Britain’s Hindes admits to crashing purposely in team sprint

British youngster admits to crashing intentionally to save Britain's gold medal run

LONDON (AFP) — German-born Briton Philip Hindes savored his first Olympic gold medal in his new colors Thursday then admitted to bending the rules to the extreme as Britain defended its team sprint title.

Hindes, who made the switch from Germany to Britain only a year ago, has made the demanding “man one” starting position in the three-man event his own following a series of stunning performances over one lap of the track.

But he came close to sending Britain crashing out of the competition when his front wheel skidded only seconds after he left the start gate with Jason Kenny and Sir Chris Hoy on his wheel.

The top two teams from the first round qualified for the gold medal match. And, facing the prospect of losing just a fraction of a second to his rivals with a slow start, Hindes decided on some remedial action.

“So I crashed, I did it on purpose just to get the restart, just to have the fastest ride. It was all planned really,” said Hindes.

In track cycling the rules dictate that in the event of an early crash, teams can restart their race and the UCI, when contacted by AFP, said the result would stand.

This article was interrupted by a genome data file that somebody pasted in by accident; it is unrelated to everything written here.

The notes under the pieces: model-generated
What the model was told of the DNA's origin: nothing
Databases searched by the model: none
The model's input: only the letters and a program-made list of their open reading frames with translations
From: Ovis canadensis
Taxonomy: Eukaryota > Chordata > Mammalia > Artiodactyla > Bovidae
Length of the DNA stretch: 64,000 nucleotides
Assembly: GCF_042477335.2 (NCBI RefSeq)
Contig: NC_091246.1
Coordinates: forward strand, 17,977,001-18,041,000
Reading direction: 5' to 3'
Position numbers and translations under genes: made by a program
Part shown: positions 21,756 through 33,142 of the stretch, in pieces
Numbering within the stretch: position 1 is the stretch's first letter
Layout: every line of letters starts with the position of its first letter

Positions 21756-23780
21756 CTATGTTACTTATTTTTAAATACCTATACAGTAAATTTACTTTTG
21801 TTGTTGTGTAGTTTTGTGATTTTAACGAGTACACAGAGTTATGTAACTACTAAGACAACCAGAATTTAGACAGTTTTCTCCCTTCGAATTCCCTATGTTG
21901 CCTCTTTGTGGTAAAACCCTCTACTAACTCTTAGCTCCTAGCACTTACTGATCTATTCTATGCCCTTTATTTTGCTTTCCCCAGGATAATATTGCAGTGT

At the world championships in Melbourne Hindes, however, was blamed for an infringement in the same event which led to Britain’s relegation.

The 19-year-old said that, with so much at stake in the London Olympic velodrome, he had talked over such scenarios with the British team.

“When that happens you can lose so much time… my only chance was to crash and get the restart,” said Hindes, who admitted that neither Hoy nor Kenny had been fazed by his actions.

“I think they knew I’d done it on purpose,” he said. We were speaking yesterday,that if anything happens someone has to crash. So I did it.”

Hindes brushed himself off and in Britain’s second start of the first round Hoy came over the line in a new world record time of 0:42.747.

It put the trio into the final with France, where Britain took the gold in an improved record time of 0:42.600.

France’s national team chief for track, Isabelle Gautheron, said the team knew Hindes had crashed to obtain a restart, but that it would do nothing to change the result.

In a telephone call with AFP, she said: “It’s pretty obvious from the video pictures that he crashed to get the restart.

“There is nothing in the rules to sanction such an action. But now that he’s come out and said it, I hope the authorities consider making a change to the rules.

“We’re still bitter to have lost the final.”